A lawsuit over the security of Georgia’s election systems took an unexpected twist when it was revealed that the data was deleted shortly after the case was filed.
The data on a computer server being held at the Center for Elections Systems at Kennesaw State University was destroyed on July 7, according to the Associated Press. It is unclear who ordered the data to be permanently wiped, although Kennesaw State University told the Associated Press that the decision was made based on “standard operating procedure.” This will make it more difficult for the plaintiffs in the lawsuit (a group of election reform advocates) to determine whether Georgia’s current election technology needs to be retired.
The underlying concern that prompted the lawsuit was that a security expert reported a serious flaw in the system which made it vulnerable to being hacked — yet it wasn’t reported to election authorities six months after he drew their attention to it.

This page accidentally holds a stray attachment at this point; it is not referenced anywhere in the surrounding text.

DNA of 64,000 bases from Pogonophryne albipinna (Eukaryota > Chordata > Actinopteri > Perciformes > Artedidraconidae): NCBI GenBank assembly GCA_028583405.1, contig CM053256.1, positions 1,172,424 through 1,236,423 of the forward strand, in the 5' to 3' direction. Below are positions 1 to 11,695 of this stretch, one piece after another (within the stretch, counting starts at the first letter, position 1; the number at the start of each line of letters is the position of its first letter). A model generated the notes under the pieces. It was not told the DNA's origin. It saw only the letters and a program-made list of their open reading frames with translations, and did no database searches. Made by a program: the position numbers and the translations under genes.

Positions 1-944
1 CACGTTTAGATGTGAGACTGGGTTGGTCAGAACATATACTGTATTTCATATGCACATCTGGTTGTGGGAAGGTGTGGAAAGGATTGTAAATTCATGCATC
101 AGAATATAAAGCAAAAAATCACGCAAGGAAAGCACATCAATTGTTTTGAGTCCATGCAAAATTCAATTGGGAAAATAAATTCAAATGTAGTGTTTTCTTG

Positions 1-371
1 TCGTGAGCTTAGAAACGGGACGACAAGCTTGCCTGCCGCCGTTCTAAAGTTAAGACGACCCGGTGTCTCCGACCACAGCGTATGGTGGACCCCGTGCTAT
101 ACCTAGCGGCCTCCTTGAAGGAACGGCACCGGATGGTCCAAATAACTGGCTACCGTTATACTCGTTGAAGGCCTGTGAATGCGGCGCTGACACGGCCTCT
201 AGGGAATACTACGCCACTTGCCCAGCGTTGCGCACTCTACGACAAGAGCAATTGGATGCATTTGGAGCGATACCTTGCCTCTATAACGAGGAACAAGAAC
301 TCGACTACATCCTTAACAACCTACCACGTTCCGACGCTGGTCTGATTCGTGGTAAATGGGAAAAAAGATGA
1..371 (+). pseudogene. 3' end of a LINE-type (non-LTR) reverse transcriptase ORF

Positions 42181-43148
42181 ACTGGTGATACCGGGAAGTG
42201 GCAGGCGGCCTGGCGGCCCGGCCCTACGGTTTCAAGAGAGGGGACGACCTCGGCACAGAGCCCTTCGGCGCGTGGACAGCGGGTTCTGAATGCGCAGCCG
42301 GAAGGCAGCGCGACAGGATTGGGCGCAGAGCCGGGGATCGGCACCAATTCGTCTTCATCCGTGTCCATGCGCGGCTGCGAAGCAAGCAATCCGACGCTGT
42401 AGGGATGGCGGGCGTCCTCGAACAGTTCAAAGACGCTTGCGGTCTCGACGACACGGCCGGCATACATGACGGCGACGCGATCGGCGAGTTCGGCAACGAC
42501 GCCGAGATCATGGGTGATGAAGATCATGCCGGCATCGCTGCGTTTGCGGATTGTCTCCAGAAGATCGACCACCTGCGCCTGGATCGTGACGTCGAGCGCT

Brian Kemp, Georgia’s secretary of state and the main defendant in the case, said in a statement, “The secretary of state’s office had no involvement in this decision, and we would never direct someone to take such action.”
He added, “This pattern of reckless behavior is exactly why we are ending our relationship with KSU and the Center for Elections Systems and moving functionality in-house.”
Meanwhile, one of the plaintiffs in the lawsuit told The Hill that the loss of the files is a major black eye for Georgia’s government.
“It looks bad for them. But what we really wanted to have was a forensic investigation to see who accessed the server other than Logan Lamb. Now we don’t have access,” Marilyn Marks said.
Lamb was the researcher who determined that internal files could be read in Georgia’s election systems.